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Masterclass in Festering - 40%

Frankingsteins, October 7th, 2007

The first and so far only release from Dortmund’s Absence is just about the most pointless melodic death metal album I’ve ever heard, in a genre that’s been spiralling increasingly downhill since its conception in the early nineties. Taking all of its cues from the rotting corpse of Gothenburg metal (perhaps explaining the album’s title), every repetitive nuance of every song seems lifted from In Flames’ ‘Whoracle’ released ten years earlier, which to many represented the start of Gothenburg’s decline. In a genre infested with soundalike In Flames clones on the one hand and metalcore on the other (with only rare, occasional bands producing something truly powerful and forward-looking), for a 2006 newcomer to impress would take something bloody spectacular. The most positive thought I managed to have while listening to this album was, “ah well... at least it’s not metalcore.”

Nothing about this album stands out whatsoever, apart from hazy memories of repetitive, unconvincing riffs and occasional pleasant guitar solos. The songs are all pretty much the same and it’s impossible to distinguish between them; that’s not to say that the band needed to employ a drastic change of style, such as was found throughout ‘Whoracle’ (a significantly flawed album that I now enjoy far, far less than when first exposed to it many years ago), but there’s no deviation from the standard formula and style of guitar playing, other than some songs featuring a greater focus on lead melodies.

Marcus Gasper yells the whole thing in a standard death metal growl that could really be anybody, lapsing very briefly into some clean singing on ‘Dead Reckoning,’ one of the slightly better songs, but still taking all of his influence directly from the forerunners of the Gothenburg scene. Guitarists Jens Scheiwe and Lars Dietrich are the most competent musicians, and come up with some enjoyable main riffs, nice leads and some even nicer solos, but it’s still not enough to properly distinguish these songs from the rest of the overpopulated scene. Hartmut Stoof’s drums have a processed, clinical sound that robs them of their energy, and try as he might in some songs more than others (especially ‘Torrent of Hatred’), this never reaches a level of heaviness beyond the old stereotype of melodic death sounding like Iron Maiden with laryngitis. Though nowhere near as great or amusing as that would be.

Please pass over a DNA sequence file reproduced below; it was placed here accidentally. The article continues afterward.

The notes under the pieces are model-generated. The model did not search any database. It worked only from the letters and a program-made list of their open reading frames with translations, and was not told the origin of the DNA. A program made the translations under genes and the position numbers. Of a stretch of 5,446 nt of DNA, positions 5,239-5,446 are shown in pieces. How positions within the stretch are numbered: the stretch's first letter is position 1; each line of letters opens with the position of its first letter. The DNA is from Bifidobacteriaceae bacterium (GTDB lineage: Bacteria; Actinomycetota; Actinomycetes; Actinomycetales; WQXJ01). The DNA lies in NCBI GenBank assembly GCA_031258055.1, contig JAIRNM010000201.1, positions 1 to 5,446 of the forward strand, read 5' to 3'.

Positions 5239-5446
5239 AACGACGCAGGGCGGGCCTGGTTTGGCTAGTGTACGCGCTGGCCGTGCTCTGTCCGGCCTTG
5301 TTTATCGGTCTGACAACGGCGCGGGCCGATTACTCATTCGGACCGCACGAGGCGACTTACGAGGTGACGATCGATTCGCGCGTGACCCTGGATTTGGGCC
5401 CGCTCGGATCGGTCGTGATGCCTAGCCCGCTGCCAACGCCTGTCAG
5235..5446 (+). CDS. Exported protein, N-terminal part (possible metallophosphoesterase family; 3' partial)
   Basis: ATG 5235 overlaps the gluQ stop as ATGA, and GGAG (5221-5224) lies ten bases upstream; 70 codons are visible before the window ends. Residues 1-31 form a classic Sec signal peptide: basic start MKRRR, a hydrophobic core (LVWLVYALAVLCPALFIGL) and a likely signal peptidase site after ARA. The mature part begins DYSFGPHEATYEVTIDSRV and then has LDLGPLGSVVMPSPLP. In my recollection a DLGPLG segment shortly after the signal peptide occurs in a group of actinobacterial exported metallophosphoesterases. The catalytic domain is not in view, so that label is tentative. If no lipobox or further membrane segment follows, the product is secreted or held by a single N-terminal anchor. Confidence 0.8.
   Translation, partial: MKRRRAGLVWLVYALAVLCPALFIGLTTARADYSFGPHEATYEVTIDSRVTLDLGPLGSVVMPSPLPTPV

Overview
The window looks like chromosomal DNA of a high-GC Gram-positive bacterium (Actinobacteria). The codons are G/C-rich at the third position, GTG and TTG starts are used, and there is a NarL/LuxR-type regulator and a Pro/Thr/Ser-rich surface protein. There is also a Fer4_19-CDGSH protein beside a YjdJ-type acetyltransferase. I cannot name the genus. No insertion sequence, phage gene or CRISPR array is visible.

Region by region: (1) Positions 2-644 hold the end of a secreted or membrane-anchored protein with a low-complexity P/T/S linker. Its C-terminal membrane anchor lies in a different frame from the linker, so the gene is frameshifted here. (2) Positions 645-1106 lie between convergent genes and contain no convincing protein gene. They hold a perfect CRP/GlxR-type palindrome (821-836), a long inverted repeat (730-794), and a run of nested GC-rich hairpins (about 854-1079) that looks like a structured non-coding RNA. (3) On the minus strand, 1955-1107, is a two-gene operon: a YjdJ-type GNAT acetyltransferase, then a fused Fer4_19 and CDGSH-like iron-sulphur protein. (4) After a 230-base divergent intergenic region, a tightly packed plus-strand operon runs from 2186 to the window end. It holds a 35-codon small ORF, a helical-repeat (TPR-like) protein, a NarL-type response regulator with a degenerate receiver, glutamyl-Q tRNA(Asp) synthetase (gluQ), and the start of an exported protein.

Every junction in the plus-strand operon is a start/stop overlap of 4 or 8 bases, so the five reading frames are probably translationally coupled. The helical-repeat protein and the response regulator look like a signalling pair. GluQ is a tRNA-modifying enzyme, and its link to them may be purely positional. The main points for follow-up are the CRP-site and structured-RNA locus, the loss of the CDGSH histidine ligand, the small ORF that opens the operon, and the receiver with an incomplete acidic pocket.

While repeated listens would undoubtedly breed familiarity and a preference of some songs over others, it was difficult to find much to enjoy on my sole listen, largely due to the extreme sense of disappointment I felt. If this album was approached by a newcomer to the genre who hadn’t been exposed to In Flames or some of the superior bands such as Dark Tranquillity and Amon Amarth, they would probably find a whole lot more to enjoy in it, before later discovering where it was all stolen from and turning against the band in disgust. There are a few songs such as ‘Godmode On’ and ‘Mindbreaker’ in which the guitarists come up with a pretty fair forgery of the In Flames sound in their apparent quest for “the lost In Flames dual lead harmony melody,” but for each point of interest there are at least three songs to sap the soul. The attempt at Amon Amarth style slow heaviness in ‘Symbols of Decay’ is a real failure, and on occasions where the generically hostile lyrics are more audible such as near the beginning of ‘The Outcome,’ where Gasper tells me that he hates my soul, elicit a reflexive, out-of-character “f*** off” towards the stereo, which surprised me more than anybody.

There could not be a more generic and repetitive clone of Gothenburg-style melodic death metal than Absence’s debut, offering nothing whatsoever to fans who have moved on from those 90s bands and are searching for something new. The musicians have obvious talent that could be combined with a more powerful production and some genuinely original ideas to come up with something much better as a second release, and I’ll certainly make sure to check it out if that’s ever in the pipeline. Thousands of bands are playing this very same style, and it’s probable that Absence aren’t even in the top half.

Still, at least it’s not metalcore.